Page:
You can include them, nuclear still comes out ahead.
Solar, wind, etc, are not very power-dense. So you need a LOT of installations, building all of them inevitably has fatalities and injuries. (Falls for example.)
From here: http://energyrealityproject.com/lets-run-the-numbers-nuclear... (and you can google tons more sources):
Wind ……………… 0.15 deaths / TWh
CSP ………………… 0.44 deaths / TWh
Nuclear ……… 0.04 deaths / TWh
What matters is that solar is generally perceived to be safer, easier, and cleaner than nuclear at any scale. I feel confident that I could set up my own solar installation safely, and that makes me more likely to do so, regardless of the fatality rates of using ladders or driving to the hardware store.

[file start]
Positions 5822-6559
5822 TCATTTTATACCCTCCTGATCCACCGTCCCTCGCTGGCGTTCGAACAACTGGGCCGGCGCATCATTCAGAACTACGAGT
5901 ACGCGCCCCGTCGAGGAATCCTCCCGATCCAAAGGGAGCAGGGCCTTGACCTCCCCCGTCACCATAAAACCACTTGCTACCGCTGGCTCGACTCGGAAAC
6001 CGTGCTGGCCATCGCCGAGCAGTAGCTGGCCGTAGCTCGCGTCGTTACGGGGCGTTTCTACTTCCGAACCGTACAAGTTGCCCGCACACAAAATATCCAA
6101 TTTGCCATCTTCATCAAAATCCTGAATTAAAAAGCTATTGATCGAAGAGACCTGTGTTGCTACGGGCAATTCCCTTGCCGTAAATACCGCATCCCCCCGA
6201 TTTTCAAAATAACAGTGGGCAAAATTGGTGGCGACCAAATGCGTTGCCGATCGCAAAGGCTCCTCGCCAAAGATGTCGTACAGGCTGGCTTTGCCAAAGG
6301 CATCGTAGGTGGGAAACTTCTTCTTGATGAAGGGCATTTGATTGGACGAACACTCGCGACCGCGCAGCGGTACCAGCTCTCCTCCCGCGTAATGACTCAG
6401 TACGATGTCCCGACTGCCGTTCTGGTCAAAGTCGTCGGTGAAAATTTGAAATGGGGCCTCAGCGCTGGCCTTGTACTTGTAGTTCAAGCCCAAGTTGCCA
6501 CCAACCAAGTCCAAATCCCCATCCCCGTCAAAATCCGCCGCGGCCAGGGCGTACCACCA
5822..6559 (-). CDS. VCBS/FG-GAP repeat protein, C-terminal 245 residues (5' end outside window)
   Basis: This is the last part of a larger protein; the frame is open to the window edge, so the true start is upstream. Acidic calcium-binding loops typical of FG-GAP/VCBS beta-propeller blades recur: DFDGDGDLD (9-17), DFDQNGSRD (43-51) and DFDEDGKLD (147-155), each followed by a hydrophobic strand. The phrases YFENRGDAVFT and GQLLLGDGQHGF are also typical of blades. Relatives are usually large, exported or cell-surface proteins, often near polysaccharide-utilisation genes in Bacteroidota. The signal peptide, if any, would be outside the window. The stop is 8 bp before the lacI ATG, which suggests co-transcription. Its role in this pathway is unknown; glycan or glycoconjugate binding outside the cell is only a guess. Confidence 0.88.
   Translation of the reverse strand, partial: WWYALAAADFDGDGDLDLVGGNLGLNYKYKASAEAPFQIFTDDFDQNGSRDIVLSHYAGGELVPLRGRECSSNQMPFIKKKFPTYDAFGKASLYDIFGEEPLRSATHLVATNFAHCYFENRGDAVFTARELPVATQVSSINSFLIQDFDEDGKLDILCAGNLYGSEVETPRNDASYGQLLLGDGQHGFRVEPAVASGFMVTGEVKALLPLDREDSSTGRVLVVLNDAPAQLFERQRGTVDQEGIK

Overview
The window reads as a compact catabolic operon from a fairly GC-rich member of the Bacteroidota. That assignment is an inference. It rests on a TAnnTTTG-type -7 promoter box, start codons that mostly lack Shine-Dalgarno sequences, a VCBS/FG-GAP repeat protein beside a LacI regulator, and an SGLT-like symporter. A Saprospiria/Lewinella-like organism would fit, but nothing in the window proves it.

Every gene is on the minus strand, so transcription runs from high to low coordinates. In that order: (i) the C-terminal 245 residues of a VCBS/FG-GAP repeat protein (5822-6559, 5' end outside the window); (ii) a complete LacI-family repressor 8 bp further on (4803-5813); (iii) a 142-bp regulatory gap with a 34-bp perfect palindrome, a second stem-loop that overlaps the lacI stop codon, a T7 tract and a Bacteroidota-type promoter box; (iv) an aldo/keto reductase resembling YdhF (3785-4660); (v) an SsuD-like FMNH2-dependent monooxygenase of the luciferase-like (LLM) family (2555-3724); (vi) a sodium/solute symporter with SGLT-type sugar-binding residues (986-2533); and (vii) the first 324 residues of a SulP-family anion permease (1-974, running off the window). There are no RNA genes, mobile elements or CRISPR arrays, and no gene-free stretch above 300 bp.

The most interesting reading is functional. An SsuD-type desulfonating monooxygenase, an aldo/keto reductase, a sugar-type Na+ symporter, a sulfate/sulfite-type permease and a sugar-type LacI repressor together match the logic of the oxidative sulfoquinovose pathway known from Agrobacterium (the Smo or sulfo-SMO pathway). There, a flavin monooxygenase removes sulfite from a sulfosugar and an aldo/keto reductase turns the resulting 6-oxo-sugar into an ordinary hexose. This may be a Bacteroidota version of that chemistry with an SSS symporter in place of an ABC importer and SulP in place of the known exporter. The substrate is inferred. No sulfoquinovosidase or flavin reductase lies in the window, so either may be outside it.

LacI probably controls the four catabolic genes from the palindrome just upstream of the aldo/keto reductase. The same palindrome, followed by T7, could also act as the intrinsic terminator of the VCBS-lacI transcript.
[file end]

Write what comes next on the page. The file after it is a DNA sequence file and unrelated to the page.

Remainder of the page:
Because it's easier for clean energy adopters to take small steps towards solar than large steps towards nuclear, I think that's what they will do.
> The paper’s investigation, published in March 2008, profiled a Chinese polysilicon facility owned by Luoyang Zhonggui High-Technology Co., located near the Yellow River in the country’s Henan province. This facility supplied polysilicon to Suntech Power Holdings, at the time the world’s largest solar-cell manufacturer, as well as to several other high-profile photovoltaics companies.
> The reporters found that the company was dumping silicon tetrachloride waste on neighboring fields instead of investing in equipment that could reprocess it, rendering those fields useless for growing crops and inflaming the eyes and throats of nearby residents. And the article suggested that the company was not alone in this practice.
Are companies manufacturing nuclear power components with exotic materials not breaking environmental laws to cut costs? Um.
If it really is more along the lines of nuclear is safe, but once every five years a worker at the plant might slip up and be exposed to dangerous levels by accident, then I guess I think the comparison makes more sense.
Wonder who I should listen to.